Without the raw materials, Facebook would not be a for-profit venture and their stock would be worthless. You can argue semantics that they're not blatantly selling the info. But the info is getting sold in some fashion, it's their business plan and clear as day in the original prospectus filed with the SEC.

        • by chrismcb (983081) on Sunday February 10, 2013 @01:42AM (#42848339) Homepage

          Who in their right mind would want every company/web site to know all of the intimate details of what they're doing on every other web site?

          Most people would not want that.
          But most people don't care. First of all most people don't even know, or consider what is actually happened. Secondly it is convenient for most people. And thats pretty much why it will continue.

      • by Tony Isaac (1301187) on Saturday February 09, 2013 @01:44AM (#42841315) Homepage

        The problem yesterday had nothing to do with sites offloading authentication to Facebook. It was simply sites that have a little Facebook ad--like "what's popular on Facebook." I experienced this yesterday, just looking for a store location--there was a Facebook ad on the page that instantly redirected to Facebook.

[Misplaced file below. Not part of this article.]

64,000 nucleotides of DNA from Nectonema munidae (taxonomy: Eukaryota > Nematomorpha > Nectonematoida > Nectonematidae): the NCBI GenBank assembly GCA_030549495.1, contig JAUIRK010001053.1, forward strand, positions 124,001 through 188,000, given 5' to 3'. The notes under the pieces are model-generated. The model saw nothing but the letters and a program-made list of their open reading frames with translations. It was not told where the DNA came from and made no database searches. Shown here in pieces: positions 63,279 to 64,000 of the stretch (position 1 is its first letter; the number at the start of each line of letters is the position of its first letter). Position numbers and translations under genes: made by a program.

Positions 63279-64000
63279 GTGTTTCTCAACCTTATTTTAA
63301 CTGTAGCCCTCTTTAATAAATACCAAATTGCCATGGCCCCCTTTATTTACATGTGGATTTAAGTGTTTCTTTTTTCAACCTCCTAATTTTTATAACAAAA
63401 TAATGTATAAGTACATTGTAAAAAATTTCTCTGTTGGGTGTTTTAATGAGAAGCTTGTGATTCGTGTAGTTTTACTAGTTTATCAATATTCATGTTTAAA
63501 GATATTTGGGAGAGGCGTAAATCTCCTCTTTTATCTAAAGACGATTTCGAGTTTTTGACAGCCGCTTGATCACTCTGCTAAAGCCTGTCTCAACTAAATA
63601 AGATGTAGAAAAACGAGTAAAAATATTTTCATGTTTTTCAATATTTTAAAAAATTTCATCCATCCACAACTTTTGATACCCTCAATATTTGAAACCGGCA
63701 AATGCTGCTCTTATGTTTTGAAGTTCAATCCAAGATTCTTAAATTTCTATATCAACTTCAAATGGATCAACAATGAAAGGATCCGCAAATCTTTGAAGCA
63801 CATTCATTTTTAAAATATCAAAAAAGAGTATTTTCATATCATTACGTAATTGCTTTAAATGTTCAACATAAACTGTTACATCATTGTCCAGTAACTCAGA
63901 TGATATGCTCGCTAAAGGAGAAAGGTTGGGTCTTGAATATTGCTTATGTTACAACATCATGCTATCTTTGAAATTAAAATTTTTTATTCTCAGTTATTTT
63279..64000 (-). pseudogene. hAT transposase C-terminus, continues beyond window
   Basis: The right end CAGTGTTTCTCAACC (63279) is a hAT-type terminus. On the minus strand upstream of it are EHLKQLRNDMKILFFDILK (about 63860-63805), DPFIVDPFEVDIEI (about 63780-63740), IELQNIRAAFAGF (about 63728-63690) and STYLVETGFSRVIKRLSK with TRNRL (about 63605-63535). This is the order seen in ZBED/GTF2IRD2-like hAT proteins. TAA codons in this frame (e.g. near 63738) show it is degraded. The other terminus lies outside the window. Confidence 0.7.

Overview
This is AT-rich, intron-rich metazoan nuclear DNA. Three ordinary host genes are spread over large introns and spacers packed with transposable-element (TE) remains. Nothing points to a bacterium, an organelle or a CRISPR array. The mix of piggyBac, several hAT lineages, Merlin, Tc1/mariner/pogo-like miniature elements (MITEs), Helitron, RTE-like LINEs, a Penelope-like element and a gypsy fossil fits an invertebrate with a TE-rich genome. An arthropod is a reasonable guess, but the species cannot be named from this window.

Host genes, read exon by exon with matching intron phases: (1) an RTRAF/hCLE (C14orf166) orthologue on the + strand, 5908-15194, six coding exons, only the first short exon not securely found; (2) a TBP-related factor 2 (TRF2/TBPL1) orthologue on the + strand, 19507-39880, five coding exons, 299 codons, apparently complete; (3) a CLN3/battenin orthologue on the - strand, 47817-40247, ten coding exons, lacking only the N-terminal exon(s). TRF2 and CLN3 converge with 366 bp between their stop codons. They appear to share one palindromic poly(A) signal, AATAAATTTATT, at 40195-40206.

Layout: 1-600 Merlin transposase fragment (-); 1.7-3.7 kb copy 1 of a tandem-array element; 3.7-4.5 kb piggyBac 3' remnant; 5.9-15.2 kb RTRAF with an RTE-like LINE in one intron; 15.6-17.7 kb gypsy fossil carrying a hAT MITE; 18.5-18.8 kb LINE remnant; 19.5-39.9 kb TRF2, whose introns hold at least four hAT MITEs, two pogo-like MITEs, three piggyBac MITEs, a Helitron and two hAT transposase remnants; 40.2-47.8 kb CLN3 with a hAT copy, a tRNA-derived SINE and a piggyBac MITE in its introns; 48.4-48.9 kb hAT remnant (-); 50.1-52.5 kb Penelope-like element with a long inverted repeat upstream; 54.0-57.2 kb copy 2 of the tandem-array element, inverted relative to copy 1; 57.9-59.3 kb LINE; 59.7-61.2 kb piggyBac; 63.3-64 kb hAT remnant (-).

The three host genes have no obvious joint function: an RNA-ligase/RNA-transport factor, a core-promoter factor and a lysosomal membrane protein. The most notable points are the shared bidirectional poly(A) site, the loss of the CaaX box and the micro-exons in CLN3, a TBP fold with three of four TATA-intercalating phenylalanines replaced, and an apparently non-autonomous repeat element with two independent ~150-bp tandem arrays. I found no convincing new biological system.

• Re:so... (Score:5, Insightful)

      by orthancstone (665890) on Friday February 08, 2013 @10:11AM (#42831533)
      On one hand, I'd prefer to see authentication in the hands of someone I consider more reliable (like Google) than someone programmer of questionable ability at (Insert Random Dying Newspaper here).

      On the other hand, a hearty "HA HA!" does feel appropriate here. They do get what they are asking for by being so deeply tied to a third party.
    • by deains (1726012) on Friday February 08, 2013 @10:34AM (#42831763)

      Let's just get in touch every CDN in existence and get them to shut down everything they're doing then. Clearly centralising providers of commonly-used resources is an abysmally terrible idea.